We make mistakes. And we make bad choices. We sin. That’s not ideal, and it’s not really acceptable, but it’s also inevitable. There will not be a day that we aren’t going to have something to take to God to say “I’m sorry, but I screwed up again.” That’s not permission to do something really bad, which it could very easily be heard to be. It’s just part of the annoying truth in this life. We just need to do the best we can (which is so pathetically inadequate compared to the needs of the moment so often), and continually invite the Savior into our lives and hearts to fill the gaps, fix the breaks, and chip away the parts of our hearts that are like us so he can replace them with parts that are like him. This grows the divine in us, which is certainly good. But we can’t have a divine life until we are in a divine world, and this one isn’t.

So hang on to the hope that comes in remembering our little fledgling divinity, and our massive divine potential, definitely. But don’t expect to do that all the time — it’s a set-up for a failure to believe it’s even possible.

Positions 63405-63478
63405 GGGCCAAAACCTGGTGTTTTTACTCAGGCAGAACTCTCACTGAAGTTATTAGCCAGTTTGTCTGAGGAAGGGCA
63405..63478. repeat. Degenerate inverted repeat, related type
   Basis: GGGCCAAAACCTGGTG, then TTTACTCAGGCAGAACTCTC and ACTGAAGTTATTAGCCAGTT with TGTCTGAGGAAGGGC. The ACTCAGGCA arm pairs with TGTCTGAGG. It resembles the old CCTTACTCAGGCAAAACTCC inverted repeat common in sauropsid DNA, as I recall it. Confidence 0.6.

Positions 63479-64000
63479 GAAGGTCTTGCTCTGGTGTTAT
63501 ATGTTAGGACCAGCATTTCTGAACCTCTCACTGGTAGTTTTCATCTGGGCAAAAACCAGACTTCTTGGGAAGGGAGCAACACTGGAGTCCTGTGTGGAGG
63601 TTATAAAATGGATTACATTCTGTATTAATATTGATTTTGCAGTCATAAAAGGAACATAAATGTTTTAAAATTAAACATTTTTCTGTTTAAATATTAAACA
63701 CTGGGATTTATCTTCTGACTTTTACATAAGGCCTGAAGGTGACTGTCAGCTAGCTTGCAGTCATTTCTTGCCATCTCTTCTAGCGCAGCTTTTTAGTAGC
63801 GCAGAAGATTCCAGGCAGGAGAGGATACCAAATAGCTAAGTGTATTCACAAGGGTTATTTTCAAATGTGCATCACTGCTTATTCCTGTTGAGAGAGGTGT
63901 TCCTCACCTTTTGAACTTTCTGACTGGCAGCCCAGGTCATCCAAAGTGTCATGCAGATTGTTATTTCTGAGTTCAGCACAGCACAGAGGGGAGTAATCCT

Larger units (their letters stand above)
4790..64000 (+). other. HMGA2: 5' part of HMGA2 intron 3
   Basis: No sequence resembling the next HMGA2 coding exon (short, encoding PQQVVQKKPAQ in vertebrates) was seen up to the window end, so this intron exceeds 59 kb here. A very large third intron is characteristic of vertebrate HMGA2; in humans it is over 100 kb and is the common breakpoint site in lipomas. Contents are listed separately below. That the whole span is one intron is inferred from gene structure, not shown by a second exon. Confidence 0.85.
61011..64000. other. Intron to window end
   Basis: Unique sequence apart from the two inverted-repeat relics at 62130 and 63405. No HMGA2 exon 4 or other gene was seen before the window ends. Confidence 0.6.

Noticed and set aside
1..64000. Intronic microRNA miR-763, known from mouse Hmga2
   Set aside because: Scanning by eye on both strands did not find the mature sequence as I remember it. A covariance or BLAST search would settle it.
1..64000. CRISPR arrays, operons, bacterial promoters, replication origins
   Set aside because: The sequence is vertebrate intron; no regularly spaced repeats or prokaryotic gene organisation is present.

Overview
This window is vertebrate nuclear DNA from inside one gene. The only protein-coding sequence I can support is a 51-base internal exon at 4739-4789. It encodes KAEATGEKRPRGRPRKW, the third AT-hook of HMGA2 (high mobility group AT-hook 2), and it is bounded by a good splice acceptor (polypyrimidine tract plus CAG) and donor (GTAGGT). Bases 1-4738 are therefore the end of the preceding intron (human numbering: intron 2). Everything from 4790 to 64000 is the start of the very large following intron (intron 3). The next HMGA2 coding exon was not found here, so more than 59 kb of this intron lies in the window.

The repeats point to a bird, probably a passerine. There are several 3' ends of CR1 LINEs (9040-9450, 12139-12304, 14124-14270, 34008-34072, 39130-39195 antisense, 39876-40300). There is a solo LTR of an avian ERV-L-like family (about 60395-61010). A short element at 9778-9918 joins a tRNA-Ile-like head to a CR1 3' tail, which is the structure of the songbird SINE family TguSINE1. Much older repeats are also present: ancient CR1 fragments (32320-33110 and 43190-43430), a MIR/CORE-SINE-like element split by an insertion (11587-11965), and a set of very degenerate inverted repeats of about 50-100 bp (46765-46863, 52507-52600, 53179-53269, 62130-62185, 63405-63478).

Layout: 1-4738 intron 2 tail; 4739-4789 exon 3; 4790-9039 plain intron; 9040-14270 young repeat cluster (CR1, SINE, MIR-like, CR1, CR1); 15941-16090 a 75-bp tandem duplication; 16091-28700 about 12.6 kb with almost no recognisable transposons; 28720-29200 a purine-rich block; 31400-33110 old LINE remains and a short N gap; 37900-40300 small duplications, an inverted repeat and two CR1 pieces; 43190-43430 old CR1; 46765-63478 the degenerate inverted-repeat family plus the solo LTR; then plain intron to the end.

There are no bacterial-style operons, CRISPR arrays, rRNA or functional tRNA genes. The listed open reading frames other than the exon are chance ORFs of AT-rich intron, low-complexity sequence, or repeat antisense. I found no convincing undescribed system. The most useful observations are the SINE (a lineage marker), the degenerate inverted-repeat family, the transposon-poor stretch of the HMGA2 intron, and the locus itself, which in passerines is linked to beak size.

Limitations of Religion

This is an excerpt of a comment I made to a friend who is having a tough time with the church she recently left:

No matter what you do, churches are made of people, and people fail. I don’t have much experience with a pastor-based church, but it seems that what you’re alluding to is an unfortunately common experience. Great pastors being followed by inadequate interim pastors who are unwilling to be replaced by more competent pastors, resulting in schism and exodus. I don’t have a solution for that — it seems inherent in the system to me.

But, without churches, there isn’t anybody to teach us about important things. Yeah, I know, we can go directly to God, but our ability to do so on our own isn’t always that good, and it’s very easy to teach ourselves the Gospel according to Me, which includes all our pet doctrines and gospel hobbies, and avoids anything we don’t want to think about very much.